Hannover (dpa) – Colorful pictures, ringtones, text messages and games – the mobile phone is much more than just a mobile phone for teenagers. It is a must as a toy as a status symbol – and quickly becomes a debt trap. Already twelve percent of the 13 to 24-year-olds in Germany are in debt, with an average of 1810 euros. The mobile phone is already in fourth place of the reasons for loans, after the car, going out and clothes. These are the findings of a study by the Munich Institute for Youth Research, in which 1228 young people were questioned about their debts nationwide.
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Picture: © matttilda / fotolia.com / Text: dpa
The money needed is borrowed mainly from the parents. These are also the ones who adhere to the teenagers for their “mobile phone”. “Young people under 18 years can only conclude a mobile phone contract with the consent of their parents,” says Claudia Kurzbuch of the Federal Working Community (BAG) debt counseling in Kassel. This is hardly reassuring given 2.8 million households in debt. The result: more and more people end up at a young age in debt counseling. “Six years ago, the young adult was an exception for us, today he is a familiar picture.”
The consumer goods industry is complicit with Kurzbuch: “It tries to address the target group of under-25s by all means.” With success: At the end of last year, according to a Cologne study, about 82 percent of 12 to 19-year-olds in Germany had a cell phone – and the number is rising. For telephoning and sending text messages (SMS) they spend according to the consumer center Baden -Würtemberg monthly about 72 million euros.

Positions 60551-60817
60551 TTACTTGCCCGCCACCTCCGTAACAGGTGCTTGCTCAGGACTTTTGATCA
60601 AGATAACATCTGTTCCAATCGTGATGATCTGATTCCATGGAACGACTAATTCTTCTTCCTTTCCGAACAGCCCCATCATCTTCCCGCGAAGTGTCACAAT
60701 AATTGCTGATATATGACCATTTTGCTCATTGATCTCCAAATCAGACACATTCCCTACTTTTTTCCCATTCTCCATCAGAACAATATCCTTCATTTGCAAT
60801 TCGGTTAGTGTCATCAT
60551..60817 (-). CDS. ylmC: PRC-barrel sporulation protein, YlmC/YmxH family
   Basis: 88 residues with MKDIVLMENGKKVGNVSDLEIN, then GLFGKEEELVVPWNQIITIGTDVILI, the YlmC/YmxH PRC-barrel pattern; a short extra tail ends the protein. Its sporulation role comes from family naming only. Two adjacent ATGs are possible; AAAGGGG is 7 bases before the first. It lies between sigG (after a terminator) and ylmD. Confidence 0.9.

For the bishop of the Evangelical Lutheran Church of Hanover, Margot Kässmann, the struggle of the kids to “belong to them” is the main reason for the development: “The advertising world tells them that their wishes must be satisfied in order to keep up. ” To keep up belongs the latest mobile phone with the funniest logo. But the picture of Garfield on the display or the current Madonna hit as a ringtone cost money. The purchase is usually made on an expensive 0190 number, the consumer will quickly pulled up to ten euros out of his pocket.
In the business with the extras there are many “black sheep”, says the spokesman of the network operator T-Mobile, Philipp Schindera. For his company, the costs are transparent and easily accessible. “Among the defaulting payers are also hardly young people.” He points out criticism of the marketing. “Although our advertising addresses a broad range of buyers, we do not target the adolescents”. As with all services, there is a great deal of enticement with cell phones and a certain degree of maturity for responsible use. “Similar to credit cards.”
In the prepaid card Schindera sees a good opportunity for parents to control the expenses of their pupils. On these cards – similar to the phone card – a fixed balance stored. Once it’s used up, the cell phone owner can no longer talk on the phone. The best chance for parents to control the use, says the spokeswoman of the mobile phone manufacturer Nokia, Eva Heller. “For security reasons, they often want their child to have a cell phone, so they stay in control.”
So that the debt trap mobile phone after reaching the age of majority not snap, the parents would have to be taken beyond prepaid in the obligation to be, demands the president of the German child protection association, Heinz Hilgers. “You must teach the children a responsible use of money.” That also means Claudia Kurzbuch of the debt counseling: “You can not just let children run into the market economy, you have to explain them.”